The third principle in the SOLID principles is the Liskov Substitution Principle (LSP), it was named after Barbara Liskov as together with Jeannette Wing she was able to come up with a definition for subtyping. They defined the principle as:
Let (x) be a property provable about objects x of type T. Then (y) should be true for objects y of type S where S is a subtype of T.
This principle simply states that all subclasses should operate the same way as the base class. It is also stated that in order to comply with the LSP we must follow these rules:
Here is a sample code that shows how we can violate this principle:
The code would work, but it could have been written in a better way. Here are some of the areas that we can focus on to improve the code:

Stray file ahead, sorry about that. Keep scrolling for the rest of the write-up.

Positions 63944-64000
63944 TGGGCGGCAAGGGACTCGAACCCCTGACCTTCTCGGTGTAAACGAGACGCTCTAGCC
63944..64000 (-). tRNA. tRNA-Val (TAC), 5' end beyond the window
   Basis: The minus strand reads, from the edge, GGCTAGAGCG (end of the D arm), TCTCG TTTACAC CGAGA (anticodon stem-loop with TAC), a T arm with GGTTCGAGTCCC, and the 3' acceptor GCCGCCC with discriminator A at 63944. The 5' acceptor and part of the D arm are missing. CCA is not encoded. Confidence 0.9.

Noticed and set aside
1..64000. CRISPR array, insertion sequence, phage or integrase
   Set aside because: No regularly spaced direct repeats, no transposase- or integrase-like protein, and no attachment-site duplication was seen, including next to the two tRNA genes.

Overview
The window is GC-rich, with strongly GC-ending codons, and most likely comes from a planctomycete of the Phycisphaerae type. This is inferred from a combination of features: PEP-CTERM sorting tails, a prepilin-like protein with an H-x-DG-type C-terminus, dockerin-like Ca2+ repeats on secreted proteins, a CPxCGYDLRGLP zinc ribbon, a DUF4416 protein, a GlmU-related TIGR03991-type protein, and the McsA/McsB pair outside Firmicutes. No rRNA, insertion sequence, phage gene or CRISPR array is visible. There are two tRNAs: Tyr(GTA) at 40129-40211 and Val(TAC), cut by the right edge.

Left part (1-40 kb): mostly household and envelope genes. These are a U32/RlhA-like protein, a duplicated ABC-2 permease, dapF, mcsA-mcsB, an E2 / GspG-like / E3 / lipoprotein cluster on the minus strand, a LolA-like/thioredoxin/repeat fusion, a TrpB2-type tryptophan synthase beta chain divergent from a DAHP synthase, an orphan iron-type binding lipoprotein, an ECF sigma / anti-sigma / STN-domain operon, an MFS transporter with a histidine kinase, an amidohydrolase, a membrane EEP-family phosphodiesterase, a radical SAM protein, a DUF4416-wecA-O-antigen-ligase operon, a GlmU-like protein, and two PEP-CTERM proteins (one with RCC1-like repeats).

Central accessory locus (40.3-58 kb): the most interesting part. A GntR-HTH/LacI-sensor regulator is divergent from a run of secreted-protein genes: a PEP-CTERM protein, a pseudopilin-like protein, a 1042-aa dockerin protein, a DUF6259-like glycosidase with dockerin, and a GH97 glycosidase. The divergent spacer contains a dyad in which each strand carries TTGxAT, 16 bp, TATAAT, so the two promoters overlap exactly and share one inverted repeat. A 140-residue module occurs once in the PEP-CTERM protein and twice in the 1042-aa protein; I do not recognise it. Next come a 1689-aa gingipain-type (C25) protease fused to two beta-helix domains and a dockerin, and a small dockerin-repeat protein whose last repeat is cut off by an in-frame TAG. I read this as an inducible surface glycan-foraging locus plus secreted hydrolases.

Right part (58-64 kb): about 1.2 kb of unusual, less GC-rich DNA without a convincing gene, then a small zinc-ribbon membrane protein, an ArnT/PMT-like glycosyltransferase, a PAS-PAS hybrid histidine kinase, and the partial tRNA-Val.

In the PaymentFactory class, we check for the type of payment first; we are violating the LSP because that shows that the subclass is not substitutable for its base class. Also, when a new payment service needs to be implemented we also need to modify the PaymentService to set the values to the parameters of the new payment service if necessary and to check for the response of the new payment service which violates the Open-Closed Principle.
Here are the changes that we made on the code:
With these changes, the PaymentService simply tells the factory to use a subclass of the PaymentBase. The PaymentService no longer needs to check what payment type it is going to process to set the initial parameter values and to evaluate the response. In return, the PaymentService would receive whether the processing of the payment is successful or not.
Practicing the LSP enables us to extend a base class without changing any behavior from the existing classes. It makes our work easier and makes us more efficient as we will write less code that of course, leads to fewer mistakes.